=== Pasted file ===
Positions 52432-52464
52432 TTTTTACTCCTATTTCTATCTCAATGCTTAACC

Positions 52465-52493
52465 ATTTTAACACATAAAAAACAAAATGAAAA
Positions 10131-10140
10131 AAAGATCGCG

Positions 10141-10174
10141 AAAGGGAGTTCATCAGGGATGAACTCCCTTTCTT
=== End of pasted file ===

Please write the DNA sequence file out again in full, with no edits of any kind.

Positions 52432-52464
52432 TTTTTACTCCTATTTCTATCTCAATGCTTAACC

Positions 52465-52493
52465 ATTTTAACACATAAAAAACAAAATGAAAA
Positions 10131-10140
10131 AAAGATCGCG

Positions 10141-10174
10141 AAAGGGAGTTCATCAGGGATGAACTCCCTTTCTT